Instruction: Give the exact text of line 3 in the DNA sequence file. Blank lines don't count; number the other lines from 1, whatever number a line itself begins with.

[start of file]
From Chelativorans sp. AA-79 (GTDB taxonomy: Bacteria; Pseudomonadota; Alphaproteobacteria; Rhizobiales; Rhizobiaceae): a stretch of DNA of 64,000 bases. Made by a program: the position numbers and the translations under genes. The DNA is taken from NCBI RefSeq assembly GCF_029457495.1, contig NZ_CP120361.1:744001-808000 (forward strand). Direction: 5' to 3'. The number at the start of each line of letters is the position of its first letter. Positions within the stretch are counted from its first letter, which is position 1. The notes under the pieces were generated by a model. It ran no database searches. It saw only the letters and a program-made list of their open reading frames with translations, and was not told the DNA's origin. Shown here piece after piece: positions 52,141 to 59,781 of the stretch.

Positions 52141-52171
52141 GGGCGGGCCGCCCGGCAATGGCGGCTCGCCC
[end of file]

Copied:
52141 GGGCGGGCCGCCCGGCAATGGCGGCTCGCCC